Fährmann was in goal again a little over nine years later as third-placed Schalke arrived in Dortmund three points clear of their rivals after 12 Matchdays in 2017/18. It was looking like being a dream season for the Royal Blues, but their day at the Signal Iduna Park quickly threatened to turn into a nightmare.

The visitors found themselves 4-0 down inside just 25 minutes through strikes from Pierre-Emerick Aubameyang, Mario Götze, Raphael Guerreiro and a Benjamin Stambouli own-goal. And it could have been more.

The headlines were already written, the fans back in Gelsenkirchen were hiding behind their sofas and the players looked demoralised. Schalke coach Domenico Tedesco made two changes after just 33 minutes before making a third at half-time, sending his troops out for the second 45 minutes with the task of simply winning the second half.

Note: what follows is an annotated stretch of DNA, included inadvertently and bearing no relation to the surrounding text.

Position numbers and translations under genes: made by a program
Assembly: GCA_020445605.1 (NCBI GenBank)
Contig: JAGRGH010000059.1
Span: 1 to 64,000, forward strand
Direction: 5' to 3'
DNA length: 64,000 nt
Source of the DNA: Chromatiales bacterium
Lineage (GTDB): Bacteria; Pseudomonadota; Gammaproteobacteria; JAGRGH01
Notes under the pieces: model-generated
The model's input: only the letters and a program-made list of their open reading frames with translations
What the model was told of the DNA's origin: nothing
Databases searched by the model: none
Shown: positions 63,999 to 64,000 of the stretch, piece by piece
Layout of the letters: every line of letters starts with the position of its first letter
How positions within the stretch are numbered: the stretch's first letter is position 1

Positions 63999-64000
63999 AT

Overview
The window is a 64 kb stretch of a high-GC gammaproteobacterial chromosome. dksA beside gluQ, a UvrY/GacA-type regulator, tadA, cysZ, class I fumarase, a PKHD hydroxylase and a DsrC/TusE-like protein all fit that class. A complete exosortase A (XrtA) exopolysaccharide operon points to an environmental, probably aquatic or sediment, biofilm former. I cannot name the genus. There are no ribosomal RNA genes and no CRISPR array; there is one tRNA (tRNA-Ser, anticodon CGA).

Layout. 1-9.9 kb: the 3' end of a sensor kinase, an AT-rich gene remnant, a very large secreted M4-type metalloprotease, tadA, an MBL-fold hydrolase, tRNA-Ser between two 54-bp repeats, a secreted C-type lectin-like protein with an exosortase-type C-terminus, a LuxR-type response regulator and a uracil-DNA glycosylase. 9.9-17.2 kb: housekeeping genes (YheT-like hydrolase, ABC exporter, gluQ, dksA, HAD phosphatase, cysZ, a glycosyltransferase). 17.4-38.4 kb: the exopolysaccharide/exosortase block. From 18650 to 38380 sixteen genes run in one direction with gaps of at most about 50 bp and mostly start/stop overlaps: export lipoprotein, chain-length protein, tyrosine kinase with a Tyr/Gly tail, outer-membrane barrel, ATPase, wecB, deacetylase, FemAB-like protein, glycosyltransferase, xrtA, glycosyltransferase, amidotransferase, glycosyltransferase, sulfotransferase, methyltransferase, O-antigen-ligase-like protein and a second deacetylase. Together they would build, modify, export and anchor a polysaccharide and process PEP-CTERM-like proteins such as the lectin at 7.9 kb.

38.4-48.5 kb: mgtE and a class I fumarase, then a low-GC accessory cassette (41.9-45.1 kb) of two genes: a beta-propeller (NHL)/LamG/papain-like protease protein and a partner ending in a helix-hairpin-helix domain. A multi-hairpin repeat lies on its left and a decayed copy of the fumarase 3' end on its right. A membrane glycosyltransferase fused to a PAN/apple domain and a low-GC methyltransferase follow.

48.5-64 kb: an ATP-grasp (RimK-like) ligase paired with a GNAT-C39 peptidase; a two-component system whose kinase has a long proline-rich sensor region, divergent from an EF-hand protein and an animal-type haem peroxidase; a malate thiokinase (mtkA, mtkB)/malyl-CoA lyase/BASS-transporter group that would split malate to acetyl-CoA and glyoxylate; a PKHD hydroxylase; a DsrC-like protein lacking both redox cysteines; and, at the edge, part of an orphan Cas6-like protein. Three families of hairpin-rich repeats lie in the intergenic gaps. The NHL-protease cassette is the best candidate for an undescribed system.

Two quick-fire goals just after the hour from Guido Burgstaller and substitute Amine Harit looked like achieving that aim, but Schalke sensed even more was in the offing. Aubameyang was sent off in the 72nd minute, before a curling Daniel Caligiuri effort four minutes from time set up a grandstand finish like no other.

Watch: Borussia Dortmund 4-4 Schalke

Reminiscent of 1997 when Lehmann scored from a corner in injury-time, Schalke once again threw every man forward in the hope of a remarkable equaliser. And lightning did in fact strike twice. At the same end of the ground, from the same corner, defender Naldo rose highest in the 94th minute to power home a header past Roman Weidenfeller, who, like Fährmann, had also played in Dortmund’s own comeback almost a decade earlier. It was only the second time in Bundesliga history a team had come from 4-0 down to claim a result.

It was symbolic of a match that has provided the Bundesliga with so much drama down the years. The Revierderby averages around three goals per game over its 96 renditions in the league, while the record between these two great local rivals is tantalisingly balanced.

Dortmund have claimed victory on 34 occasions to Schalke’s 32 – 30 matches have ended a draw. BVB are also narrowly ahead in terms of goals scored (149-137). You see, the Revierderby duo are not so different. Just be sure to whisper it quietly on derby day.